Apple Urges Users In China To Use Official Adapters Following Electrocutions

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Apple has added a new page to its website in China which urges customers to use official Apple USB adapters with their iOS devices. The move comes after two Chinese iPhone users were electrocuted by third-party chargers this month, which left one dead and the other in a coma for ten days.

“Apple always put the user’s safety first, so all of our products are subject to stringent safety and reliability testing, and designed to meet government safety standards around the world, including for the iPhone and iPad USB power adapter,” Apple’s new page reads.

“When you charge your iPhone or iPad, we suggest that you use all USB power adapters with correspondingly-labeled USB cables. These adapters and cables can be purchased as individual items from Apple and authorized Apple retailers.”

The Cupertino company also provides a series of pictures which show how users can check if their iPhone and iPad USB adapters are genuine Apple products.

Apple doesn’t mention the dangers of using third-party alternatives, but if you’ve been following the headlines in over the past week, you’ll already be aware that two people were recently electrocuted by iPhone chargers in China in the space of a week.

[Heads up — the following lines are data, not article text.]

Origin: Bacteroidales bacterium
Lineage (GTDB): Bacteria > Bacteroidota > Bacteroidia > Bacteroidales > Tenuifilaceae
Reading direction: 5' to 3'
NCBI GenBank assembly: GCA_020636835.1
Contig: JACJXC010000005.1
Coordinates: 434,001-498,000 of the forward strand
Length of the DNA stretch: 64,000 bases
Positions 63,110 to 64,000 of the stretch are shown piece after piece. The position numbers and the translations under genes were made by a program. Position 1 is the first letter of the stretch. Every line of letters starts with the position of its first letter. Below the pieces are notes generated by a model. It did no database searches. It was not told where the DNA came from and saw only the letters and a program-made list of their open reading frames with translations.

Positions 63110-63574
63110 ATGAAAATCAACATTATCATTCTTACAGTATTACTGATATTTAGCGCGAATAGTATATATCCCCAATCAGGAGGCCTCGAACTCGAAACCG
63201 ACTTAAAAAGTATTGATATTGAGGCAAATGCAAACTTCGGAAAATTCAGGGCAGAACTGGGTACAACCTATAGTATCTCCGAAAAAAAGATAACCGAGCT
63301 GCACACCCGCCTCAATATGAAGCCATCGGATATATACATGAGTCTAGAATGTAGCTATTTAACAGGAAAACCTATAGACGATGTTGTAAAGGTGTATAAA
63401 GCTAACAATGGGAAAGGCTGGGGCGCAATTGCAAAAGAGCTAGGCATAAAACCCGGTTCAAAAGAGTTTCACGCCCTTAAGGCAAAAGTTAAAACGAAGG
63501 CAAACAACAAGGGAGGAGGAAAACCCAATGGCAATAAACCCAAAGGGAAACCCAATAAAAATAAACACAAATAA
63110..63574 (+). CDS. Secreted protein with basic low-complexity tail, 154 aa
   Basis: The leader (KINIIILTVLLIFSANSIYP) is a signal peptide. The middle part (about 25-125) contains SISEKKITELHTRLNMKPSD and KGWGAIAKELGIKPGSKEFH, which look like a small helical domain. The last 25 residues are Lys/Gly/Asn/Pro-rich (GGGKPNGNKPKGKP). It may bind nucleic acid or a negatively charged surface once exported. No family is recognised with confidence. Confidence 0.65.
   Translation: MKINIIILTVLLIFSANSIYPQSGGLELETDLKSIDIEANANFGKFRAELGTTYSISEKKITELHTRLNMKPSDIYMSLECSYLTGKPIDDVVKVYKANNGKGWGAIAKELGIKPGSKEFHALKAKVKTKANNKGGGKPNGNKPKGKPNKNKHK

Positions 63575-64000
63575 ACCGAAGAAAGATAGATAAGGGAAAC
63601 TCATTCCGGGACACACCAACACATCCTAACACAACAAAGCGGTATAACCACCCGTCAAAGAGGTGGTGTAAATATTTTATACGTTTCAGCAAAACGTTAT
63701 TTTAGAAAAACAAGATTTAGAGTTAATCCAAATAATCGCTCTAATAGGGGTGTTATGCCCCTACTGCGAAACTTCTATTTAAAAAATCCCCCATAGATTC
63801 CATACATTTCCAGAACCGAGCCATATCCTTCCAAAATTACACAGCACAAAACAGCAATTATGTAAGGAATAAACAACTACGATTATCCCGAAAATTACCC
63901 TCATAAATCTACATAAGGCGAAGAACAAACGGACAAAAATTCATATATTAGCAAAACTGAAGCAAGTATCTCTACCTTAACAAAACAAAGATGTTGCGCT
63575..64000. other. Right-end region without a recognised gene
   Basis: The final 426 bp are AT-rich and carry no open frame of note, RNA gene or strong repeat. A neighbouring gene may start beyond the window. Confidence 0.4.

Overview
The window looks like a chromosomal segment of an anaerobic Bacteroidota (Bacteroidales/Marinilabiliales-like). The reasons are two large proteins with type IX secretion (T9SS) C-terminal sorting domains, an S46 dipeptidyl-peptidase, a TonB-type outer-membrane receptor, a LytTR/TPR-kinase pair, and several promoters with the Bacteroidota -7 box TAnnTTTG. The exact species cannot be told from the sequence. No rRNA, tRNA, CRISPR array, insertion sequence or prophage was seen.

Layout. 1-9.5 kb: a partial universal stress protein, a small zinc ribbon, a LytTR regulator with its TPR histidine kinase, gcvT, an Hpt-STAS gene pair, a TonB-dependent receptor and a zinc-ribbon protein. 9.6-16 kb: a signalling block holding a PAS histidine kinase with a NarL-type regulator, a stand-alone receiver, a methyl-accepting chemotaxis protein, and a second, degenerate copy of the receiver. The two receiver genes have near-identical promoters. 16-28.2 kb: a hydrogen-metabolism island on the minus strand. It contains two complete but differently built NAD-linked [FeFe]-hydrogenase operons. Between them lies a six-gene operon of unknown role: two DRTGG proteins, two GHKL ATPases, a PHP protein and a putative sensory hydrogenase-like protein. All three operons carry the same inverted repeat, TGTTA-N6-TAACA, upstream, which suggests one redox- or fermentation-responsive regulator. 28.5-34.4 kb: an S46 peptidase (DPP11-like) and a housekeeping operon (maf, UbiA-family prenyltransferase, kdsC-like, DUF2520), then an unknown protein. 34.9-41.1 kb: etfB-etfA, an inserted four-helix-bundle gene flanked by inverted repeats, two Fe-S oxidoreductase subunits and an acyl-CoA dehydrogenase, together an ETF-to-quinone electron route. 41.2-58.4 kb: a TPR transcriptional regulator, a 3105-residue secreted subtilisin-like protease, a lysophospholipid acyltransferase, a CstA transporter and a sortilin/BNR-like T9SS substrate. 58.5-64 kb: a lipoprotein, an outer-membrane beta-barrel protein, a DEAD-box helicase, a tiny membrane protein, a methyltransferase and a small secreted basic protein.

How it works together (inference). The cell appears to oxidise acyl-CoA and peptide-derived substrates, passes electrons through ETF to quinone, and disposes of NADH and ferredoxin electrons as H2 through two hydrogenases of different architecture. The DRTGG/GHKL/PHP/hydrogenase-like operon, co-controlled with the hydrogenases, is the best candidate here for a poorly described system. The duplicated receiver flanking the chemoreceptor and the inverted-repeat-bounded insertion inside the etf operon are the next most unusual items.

Ma Ailun, a 23-year-old flight attendant from the Xinjiang region in western China, was electrocuted to death when she placed a call on her iPhone 5 that was charging with an unofficial USB adapter. Prior to that, Wu Jiantong, a 30-year-old man, was put into a coma for ten days after being shocked when plugging in his iPhone.

Apple’s USB adapters are designed to output power at 3-5 volts, but they can take in power at up to 240 volts. If the components inside the adapters aren’t reliable — which is often the case with cheap, third-party knock-offs — then the voltage may not be reduced, and all 240 volts can be sent into the device and into its user.

Interestingly, Apple’s page is exclusive to China at the moment — where both electrocution incidents happened — and it’s yet to offer the same guidance to users in other countries.

About the author

Killian BellKillian Bell is a staff writer based in the U.K. He has an interest in all things tech and also covers Android over at CultofAndroid.com. You can follow him on Twitter via @killianbell.

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